Timing doesn’t have to be perfect

Jill Burkey’s experience with having a long-term substitute

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Brooke Bettes

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Photo by: Darian Reese

Already having drastic changes in her life, Jill Burkey’s emotions heightened when she discovered that she would not start the school year off as a teacher, but as a mother instead. Getting past the firsthand excitement of motherhood, Burkey realized something not so sweet: maternity leave. From August to November, she would have to have a long-term substitute to take her place, while she stayed at home caring after her baby girl, Stella.

“Who am I gonna get? Are they gonna be okay? What’s it going to be like when I get back?” Burkey said. “Are they going to leave my room a complete mess? You never know what you’re going to get.”

Although Burkey felt worry in her heart, she came to terms with the fact that she had to trust the substitute would not let her down. She trusted the school to hire a substitute that would closely follow Burkey’s orders.

“I was very pleasantly surprised,” Burkey said. ”The sub did an awesome job, and y’all loved her.”

She now can say proudly that she has a newborn daughter. She struggled to come back to school after spending a great deal of time with her daughter. Now going back to teaching takes up a lot of time leaving less time for Burkey to spend with her daughter.

“It is very hard because I’m her mom, and I spent three months with her solid,” Burkey said.  “And to leave her at home was really hard, because she’s my baby.”

Transitioning from one thing to the next can have its difficulties, and especially whenever it comes to students switching teachers. Students connect with one teacher then as soon as things get comfortable, the regular teacher comes back.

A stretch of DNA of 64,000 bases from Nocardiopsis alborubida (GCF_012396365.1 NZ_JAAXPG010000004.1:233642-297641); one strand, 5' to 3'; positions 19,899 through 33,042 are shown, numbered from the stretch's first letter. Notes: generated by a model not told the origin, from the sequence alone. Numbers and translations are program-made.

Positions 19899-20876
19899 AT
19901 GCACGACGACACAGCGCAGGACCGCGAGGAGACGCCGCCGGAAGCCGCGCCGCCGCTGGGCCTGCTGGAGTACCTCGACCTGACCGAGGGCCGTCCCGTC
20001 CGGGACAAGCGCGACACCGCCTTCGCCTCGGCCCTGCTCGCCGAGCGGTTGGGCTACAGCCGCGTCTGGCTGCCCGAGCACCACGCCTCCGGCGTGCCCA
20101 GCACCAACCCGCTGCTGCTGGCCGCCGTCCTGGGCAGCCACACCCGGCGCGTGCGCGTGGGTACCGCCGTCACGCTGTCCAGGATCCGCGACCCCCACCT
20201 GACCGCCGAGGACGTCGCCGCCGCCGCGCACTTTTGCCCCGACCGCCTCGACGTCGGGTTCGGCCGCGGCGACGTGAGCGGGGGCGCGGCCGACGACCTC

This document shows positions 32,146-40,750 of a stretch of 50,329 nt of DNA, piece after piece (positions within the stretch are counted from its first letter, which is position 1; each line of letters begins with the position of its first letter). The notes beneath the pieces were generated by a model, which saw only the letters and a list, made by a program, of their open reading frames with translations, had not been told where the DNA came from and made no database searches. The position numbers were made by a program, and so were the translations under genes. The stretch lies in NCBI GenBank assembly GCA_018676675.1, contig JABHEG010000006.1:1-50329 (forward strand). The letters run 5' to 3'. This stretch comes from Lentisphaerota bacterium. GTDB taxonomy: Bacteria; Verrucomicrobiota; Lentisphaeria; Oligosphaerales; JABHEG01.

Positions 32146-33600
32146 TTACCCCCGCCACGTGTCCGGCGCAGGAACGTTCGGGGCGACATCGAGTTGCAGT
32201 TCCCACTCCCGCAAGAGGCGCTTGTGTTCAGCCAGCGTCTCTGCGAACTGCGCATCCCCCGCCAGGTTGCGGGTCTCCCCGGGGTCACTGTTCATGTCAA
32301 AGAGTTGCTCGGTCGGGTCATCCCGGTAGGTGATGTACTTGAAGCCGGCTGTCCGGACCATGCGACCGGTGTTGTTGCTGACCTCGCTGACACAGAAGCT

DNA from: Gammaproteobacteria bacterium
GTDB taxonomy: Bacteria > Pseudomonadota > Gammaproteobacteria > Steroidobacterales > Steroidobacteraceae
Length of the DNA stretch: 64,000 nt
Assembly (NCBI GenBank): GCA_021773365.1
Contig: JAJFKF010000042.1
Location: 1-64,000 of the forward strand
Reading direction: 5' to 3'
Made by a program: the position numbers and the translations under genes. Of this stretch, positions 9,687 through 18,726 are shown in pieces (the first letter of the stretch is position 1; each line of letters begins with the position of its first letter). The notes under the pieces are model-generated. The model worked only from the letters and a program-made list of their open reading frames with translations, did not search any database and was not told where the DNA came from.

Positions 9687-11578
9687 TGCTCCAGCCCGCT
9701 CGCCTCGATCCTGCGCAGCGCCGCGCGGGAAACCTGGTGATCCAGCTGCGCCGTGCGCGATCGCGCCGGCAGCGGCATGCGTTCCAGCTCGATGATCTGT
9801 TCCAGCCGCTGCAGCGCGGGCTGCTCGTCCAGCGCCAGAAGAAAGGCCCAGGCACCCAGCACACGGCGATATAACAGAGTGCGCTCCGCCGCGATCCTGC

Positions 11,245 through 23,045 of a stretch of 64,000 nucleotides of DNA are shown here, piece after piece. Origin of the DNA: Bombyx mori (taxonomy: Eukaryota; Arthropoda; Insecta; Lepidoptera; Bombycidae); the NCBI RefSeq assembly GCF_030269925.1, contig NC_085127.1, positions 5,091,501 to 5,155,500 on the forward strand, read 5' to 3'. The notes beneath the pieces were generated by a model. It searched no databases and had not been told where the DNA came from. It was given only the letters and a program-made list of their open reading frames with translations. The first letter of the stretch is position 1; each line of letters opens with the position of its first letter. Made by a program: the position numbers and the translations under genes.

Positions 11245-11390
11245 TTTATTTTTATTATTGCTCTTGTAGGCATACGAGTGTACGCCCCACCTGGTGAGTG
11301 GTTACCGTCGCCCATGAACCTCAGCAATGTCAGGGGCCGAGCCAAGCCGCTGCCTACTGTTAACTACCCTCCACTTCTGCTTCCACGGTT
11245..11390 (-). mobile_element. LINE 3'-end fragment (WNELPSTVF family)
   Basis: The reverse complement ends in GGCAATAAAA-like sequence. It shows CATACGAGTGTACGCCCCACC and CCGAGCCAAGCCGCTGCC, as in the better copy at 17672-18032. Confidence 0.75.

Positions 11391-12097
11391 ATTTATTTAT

“I think they were very welcoming even though they got used to Karker,” Burkey said. “But some were having a difficult time accepting me.”

Burkey figured the ideal time to have a long term substitute, for both teachers and students, would most likely happen during the semester when the students already know the teacher and how they like to get things done. Nevertheless the timing for this happened undesirably.

“I was expecting things to change because it always does,” Burkey said. “I was expecting it to be a difficult transition because not knowing me from the beginning of the year is always weird, and then getting to know someone else so well, it’s always going to be a weird transition.”

Now that feelings of calm have replaced the original feelings of worries, Burkey feels comfortable with the long term substitute she had.

“Everyone has different ways of teaching with my instruction,” Burkey said. “She’s still a different person.”